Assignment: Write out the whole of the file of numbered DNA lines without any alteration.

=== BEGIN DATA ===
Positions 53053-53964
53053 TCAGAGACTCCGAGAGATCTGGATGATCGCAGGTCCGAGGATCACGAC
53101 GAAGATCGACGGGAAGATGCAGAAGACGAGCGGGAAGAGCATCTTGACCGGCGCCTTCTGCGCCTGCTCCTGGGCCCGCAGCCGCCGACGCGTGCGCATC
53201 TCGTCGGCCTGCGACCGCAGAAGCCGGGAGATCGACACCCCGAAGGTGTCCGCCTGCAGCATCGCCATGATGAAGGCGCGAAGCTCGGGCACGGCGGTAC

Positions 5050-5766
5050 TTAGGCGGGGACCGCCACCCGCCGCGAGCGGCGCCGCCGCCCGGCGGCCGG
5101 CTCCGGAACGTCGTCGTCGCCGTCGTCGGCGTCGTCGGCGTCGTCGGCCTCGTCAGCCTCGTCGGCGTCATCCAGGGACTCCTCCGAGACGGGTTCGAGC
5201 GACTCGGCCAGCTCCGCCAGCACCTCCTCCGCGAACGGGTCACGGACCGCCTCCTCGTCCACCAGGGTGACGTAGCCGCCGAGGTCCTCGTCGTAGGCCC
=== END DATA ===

Positions 53053-53964
53053 TCAGAGACTCCGAGAGATCTGGATGATCGCAGGTCCGAGGATCACGAC
53101 GAAGATCGACGGGAAGATGCAGAAGACGAGCGGGAAGAGCATCTTGACCGGCGCCTTCTGCGCCTGCTCCTGGGCCCGCAGCCGCCGACGCGTGCGCATC
53201 TCGTCGGCCTGCGACCGCAGAAGCCGGGAGATCGACACCCCGAAGGTGTCCGCCTGCAGCATCGCCATGATGAAGGCGCGAAGCTCGGGCACGGCGGTAC

Positions 5050-5766
5050 TTAGGCGGGGACCGCCACCCGCCGCGAGCGGCGCCGCCGCCCGGCGGCCGG
5101 CTCCGGAACGTCGTCGTCGCCGTCGTCGGCGTCGTCGGCGTCGTCGGCCTCGTCAGCCTCGTCGGCGTCATCCAGGGACTCCTCCGAGACGGGTTCGAGC
5201 GACTCGGCCAGCTCCGCCAGCACCTCCTCCGCGAACGGGTCACGGACCGCCTCCTCGTCCACCAGGGTGACGTAGCCGCCGAGGTCCTCGTCGTAGGCCC